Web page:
Edward Snowden is a great man, by many standards. Not necessarily great in the sense that he is a terrific person, but rather in the sense that his actions have had a powerful impact on the national discourse of the United States, and even foreign policy relations with other nations.
Snowden, in his role as an NSA contractor hired by Booze Hamilton, copied thousands of documents relating to the surveillance activities of the NSA and related intelligence agencies, activities that included essentially ubiquitous monitoring of electronic communications under the guise of national security. There have been revelations of phone record and email interception, data mining of cloud-based systems, and even monitoring of foreign Heads of State, including German Prime Minister Angela Merkel.
The whirlwind of classified releases and Snowden’s escape to Hong Kong and ultimately Russia are like plot elements straight out of a Hollywood spy movie. In collaboration with Guardian reporter Glen Greenwald, Snowden has painted a picture of an intelligence apparatus that is totally out of control, operating far beyond the limits formerly believed to constrain surveillance on private citizens, especially in regards to domestic spying.
Thanks to the actions of Snowden and Greenwald, the public has been made privy to orders for Verizon to release all telephone records of its customers for periods of several months at a time. There are details of a surveillance program known as PRISM, which allows government access to the secured servers of the biggest players in the high-tech arena. From Google and Apple to Microsoft, Facebook and others, the PRISM program has burrowed its tentacles into their server farms and data clouds, although most of the companies have denied active collaboration with the government intrusion.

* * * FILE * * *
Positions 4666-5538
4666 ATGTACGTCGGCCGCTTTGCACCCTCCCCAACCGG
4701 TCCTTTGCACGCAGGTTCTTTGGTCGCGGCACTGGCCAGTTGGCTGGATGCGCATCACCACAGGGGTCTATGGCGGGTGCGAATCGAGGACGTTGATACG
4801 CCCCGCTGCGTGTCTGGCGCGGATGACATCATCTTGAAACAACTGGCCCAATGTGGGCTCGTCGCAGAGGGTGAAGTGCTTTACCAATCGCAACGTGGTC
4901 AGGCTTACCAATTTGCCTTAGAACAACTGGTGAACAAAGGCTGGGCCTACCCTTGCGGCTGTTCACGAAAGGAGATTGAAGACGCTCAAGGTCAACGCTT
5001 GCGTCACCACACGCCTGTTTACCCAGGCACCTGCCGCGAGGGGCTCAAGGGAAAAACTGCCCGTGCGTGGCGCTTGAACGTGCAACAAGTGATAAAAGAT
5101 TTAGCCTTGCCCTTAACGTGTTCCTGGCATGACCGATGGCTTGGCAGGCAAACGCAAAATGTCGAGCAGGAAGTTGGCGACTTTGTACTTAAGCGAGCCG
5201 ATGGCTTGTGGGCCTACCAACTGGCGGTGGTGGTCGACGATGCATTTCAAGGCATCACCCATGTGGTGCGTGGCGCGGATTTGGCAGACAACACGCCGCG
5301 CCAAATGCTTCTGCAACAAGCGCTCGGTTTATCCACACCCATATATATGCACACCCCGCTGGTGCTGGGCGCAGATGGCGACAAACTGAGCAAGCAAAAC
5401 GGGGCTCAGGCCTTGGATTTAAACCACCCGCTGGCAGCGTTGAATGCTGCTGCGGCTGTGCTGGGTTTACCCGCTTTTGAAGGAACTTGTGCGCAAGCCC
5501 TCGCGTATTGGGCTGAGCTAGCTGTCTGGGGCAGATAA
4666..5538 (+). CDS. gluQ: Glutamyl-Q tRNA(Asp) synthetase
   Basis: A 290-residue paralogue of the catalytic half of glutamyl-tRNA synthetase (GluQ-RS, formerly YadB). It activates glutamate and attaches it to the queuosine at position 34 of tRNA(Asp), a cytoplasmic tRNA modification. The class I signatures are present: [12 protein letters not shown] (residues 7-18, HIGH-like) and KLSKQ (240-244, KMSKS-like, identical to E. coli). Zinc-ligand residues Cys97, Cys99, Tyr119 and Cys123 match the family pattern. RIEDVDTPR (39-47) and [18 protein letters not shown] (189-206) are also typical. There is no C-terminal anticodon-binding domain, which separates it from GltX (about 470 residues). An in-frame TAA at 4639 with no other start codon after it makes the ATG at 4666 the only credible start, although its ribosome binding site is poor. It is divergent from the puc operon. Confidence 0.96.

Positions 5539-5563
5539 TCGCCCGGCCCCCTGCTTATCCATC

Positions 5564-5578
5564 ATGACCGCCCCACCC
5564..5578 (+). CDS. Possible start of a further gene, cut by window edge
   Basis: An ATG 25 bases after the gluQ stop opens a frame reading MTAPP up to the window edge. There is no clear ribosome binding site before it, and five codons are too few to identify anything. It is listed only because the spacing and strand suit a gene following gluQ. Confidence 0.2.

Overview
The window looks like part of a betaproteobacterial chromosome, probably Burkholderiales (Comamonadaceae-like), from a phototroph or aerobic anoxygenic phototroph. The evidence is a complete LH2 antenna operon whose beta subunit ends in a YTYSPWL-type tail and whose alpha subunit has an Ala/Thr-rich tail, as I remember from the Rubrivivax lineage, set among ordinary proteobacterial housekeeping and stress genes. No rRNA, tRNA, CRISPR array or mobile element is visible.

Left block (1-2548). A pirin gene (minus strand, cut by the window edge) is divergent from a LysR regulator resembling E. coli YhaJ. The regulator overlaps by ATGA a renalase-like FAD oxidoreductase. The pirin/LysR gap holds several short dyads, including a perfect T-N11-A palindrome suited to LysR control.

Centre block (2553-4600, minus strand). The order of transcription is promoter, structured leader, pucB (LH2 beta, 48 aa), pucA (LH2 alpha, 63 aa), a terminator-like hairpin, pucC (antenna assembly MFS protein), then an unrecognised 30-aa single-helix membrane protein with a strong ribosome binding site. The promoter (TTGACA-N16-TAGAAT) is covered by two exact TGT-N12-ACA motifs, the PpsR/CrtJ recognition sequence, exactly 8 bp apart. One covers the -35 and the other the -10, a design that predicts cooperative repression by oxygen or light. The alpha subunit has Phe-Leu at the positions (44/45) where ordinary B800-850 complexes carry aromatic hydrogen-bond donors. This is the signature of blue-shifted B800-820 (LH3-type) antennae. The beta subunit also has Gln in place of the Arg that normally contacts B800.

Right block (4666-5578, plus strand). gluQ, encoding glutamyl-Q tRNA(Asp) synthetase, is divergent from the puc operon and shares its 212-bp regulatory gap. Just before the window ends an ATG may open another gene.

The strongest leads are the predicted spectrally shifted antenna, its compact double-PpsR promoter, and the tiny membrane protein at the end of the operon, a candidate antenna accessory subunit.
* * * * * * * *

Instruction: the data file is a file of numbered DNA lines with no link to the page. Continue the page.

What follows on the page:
Another NSA program known as Boundless Informant is reported to have collected billions of datapoints on American citizens in February of 2013 alone. This is not small potatoes here. The scope of the surveillance and the quantity of data being seized is positively enormous.
The NSA is not the only target of the leaks that Snowden provided. The UK-based intelligence agency known as the GCHQ (Government Communications Headquarters), basically their equivalent to the NSA, has been revealed to have tapped the communications of delegates to the London G20 summit in 2009. This has touched off a flurry of criticism of the European intelligence service.
The GCHQ has also been shown to have the capability to access transatlantic communications cables and store the massive amounts of data produced by the spying for weeks. Other documents show similar spying by the UK agency on communications within and originating from China.
Opinions of Snowden and his actions run the full gamut from praising him as a hero for revealing the massive surveillance activity to labeling him a traitor. Critics have claimed that he has undermined American national security and jeopardized foreign relations with the various nations we have been spying on.
In an interview with the South China Morning Post, Snowden admitted to taking the contracting position with Booze Hamilton specifically to gain access to the surveillance related information. American officials have expressed outrage at Hong Kong for allowing the whistle blowing fugitive to leave the country unmolested.
Most recently, the Guardian has released a statement by Snowden claiming the existence of a trove of files he refers to as his Doomsday Cache, thousands of encrypted documents hidden away somewhere in a data-cloud system. Snowden has claimed that several unnamed individuals have been provided with passwords to access the heavily protected data, and that if anything happens to him, the data will be automatically released.
Snowden has been charged in the United States under the Espionage Act, and is wanted by UK officials as well. He is currently believed to be living in Russia as a political refugee under the protection of the Russian government and President Vladimir Putin.
To the extent that the word great means “above average in impact or capacity”, there is little argument that Snowden is a great man. Many feel that he is also an international criminal. Perhaps both of these are true. Only time will tell, as more of the documents are released and the full picture of the surveillance being conducted becomes evident. One thing is certain, the information released by Snowden has forever changed the intelligence game. Similarly to the mythical Pandora’s Box, once opened, these revelations can never again be hidden away from sight. The world, and our knowledge of it, will never be the same.
by Mark Clarke